Two Persons Max
UK (2013) Dir. Tim Kent
We take another diversion down the path of the short film, this time a two hander written by and starring a promising acting talent and a former actor and casting director making the move into directing.
Two Persons Max sees glamorous Jemma (Jessica Jane Clement), a successful high flyer in the fashion industry, enter a lift already occupied by the comparative Plain Jane Katy (Billie Vee). Shortly into the journey the lift stops and Katy immediately panics. Jemma tries to calm her down to no avail until Katy stops, revealing it was just a joke. But what happens while they await help is anything but a joke.
It’s a ten minute film so the plot summary is naturally going to be brief otherwise it will just be a blow-by-blow transcript of the whole story. It’s a simple tale, taking on the age-old economy saving plot device of two people stuck together in an enclosed space, but with a curious twist – and not just due to the trapped couple being of the same gender.
This facet thankfully spares us of the usual dynamic of a hunky male and a frosty female cursing their situation, then cosying up with each other in a romantic entanglement by the end of it. Vee’s script gives little away of the direction this situation will take, despite the familiar set-up which is the hook we need to stay watching. Of course two attractive young women in a lift together is already enough of a hook for some viewers I am sure, but I digress!
Initially Katy is a quirky if unassuming passenger in the lift, not ingratiating herself too well with Jemma by looking over her shoulder and being a distracting presence. The faux panic attack after the lift stops posits Katy as one of those insufferable types who aren’t aware that their madcap humour is not as endearing or as conducive to easing the tension as they think it is. But as we have established Vee has other ideas for her confined duo.
Since this film was shot on a small budget, the simplicity of the premise is ideal but don’t mistake this as an excuse to scrimp on the ambition of the script. With the right characters anything can happen inside a confined space and that is what Vee has achieved with her script. The tropes may be common but the unique situation created for them erases such quibbles and we are fully engaged as the story plays out.
Jessica Jane Clement, familiar to many from TV shows The Real Hustle and I’m A Celebrity…, certainly fits the bill as the glam hot shot Jemma who has it all. She has great screen presence and awareness of how to use body language, but I found her dialogue delivery a little bit stilted and lacking nuance. She plays a decent victim though but from someone with professional TV acting credits I expected a little more warmth and conviction.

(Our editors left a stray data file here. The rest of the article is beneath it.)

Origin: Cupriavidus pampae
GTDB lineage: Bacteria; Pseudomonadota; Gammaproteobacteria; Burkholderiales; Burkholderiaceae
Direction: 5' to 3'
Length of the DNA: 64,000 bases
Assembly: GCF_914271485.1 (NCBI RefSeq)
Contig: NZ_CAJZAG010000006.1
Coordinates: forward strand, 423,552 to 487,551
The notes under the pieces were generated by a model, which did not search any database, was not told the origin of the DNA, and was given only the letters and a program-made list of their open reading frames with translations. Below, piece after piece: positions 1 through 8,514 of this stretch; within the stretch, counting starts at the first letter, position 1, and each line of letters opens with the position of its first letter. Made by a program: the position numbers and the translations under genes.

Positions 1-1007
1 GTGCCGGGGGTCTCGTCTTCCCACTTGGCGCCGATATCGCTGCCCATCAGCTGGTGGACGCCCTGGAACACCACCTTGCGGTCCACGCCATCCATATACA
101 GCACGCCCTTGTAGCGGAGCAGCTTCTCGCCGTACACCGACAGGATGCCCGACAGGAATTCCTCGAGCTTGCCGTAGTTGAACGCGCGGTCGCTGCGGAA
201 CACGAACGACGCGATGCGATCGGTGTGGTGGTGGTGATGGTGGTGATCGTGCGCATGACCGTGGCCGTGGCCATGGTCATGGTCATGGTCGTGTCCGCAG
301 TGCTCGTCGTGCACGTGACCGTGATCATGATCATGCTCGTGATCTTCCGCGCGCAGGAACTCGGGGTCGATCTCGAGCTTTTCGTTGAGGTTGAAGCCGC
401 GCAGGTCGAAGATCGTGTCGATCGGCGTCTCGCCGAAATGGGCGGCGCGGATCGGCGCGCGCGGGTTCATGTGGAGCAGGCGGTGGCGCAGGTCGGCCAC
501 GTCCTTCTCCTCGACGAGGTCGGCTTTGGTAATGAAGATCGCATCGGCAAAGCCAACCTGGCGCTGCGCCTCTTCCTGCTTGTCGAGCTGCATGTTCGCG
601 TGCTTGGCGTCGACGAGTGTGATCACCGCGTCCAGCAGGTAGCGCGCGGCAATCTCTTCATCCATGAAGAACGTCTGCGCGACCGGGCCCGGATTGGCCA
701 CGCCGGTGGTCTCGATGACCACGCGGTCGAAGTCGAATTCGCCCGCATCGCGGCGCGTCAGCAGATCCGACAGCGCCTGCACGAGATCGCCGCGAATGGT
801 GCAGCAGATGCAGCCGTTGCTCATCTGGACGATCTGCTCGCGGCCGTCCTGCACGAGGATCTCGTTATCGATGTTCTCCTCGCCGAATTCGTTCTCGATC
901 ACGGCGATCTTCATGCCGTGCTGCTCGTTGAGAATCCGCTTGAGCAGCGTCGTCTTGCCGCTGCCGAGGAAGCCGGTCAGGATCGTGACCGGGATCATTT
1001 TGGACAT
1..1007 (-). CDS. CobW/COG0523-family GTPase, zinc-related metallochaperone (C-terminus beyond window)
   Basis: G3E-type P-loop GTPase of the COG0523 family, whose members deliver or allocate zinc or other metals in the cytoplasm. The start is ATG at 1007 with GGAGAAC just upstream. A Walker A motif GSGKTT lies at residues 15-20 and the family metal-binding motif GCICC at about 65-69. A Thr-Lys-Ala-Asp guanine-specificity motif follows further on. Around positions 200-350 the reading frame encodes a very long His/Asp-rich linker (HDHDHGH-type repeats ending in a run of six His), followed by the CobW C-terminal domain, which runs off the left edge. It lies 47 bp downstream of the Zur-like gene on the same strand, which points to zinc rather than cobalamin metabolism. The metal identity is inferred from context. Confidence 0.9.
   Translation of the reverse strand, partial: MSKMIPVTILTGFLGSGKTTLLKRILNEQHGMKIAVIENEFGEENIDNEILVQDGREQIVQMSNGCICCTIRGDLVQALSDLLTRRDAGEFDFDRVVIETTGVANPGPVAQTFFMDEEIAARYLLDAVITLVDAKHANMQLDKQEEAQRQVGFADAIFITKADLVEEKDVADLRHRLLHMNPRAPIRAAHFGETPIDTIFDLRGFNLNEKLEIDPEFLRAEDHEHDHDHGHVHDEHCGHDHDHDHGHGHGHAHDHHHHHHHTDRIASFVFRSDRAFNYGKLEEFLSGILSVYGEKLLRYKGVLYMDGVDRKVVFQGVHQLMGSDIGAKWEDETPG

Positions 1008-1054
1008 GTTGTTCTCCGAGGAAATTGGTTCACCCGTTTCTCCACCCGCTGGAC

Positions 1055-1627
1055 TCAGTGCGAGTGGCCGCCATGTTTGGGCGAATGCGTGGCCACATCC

Billie Vee may not be as well known but her performance as Katy was the more committed of the two – rather understandable as she created the role! I found her believable in conveying the various aspects of Katy’s personality, showing a keen sense of comic timing and dramatic depth. My only issue was her accent kept slipping from clear English to one inflected with Vee’s natural Greek roots, although this might have been deliberate to fit with Katy’s unpredictable personality.
Production values are naturally modest yet the brief use of practical effects, and the lift set in particular (shot at the legendary Pinewood Studios) do little to expose this at all. The foreboding dread of an enclosed space is deftly relayed via the intimate camerawork and regular overhead shots. The overall veneer is bright and professional, and director Tim Kent maintains a steady pace while building tension over this brief run time. The sound was fine overall although being hard of hearing some of the dialogue was lost in the ambience of the lift’s compact acoustics for me.
Two Persons Max is an enjoyable way to spend 10 minutes and I hope that this film is the start of something great for all involved. It is encouraging to see the UK short film/independent scene has a movement of talented filmmakers with fresh ideas and exciting prospects of actors poised to take over in the reins in the future from the current big guns.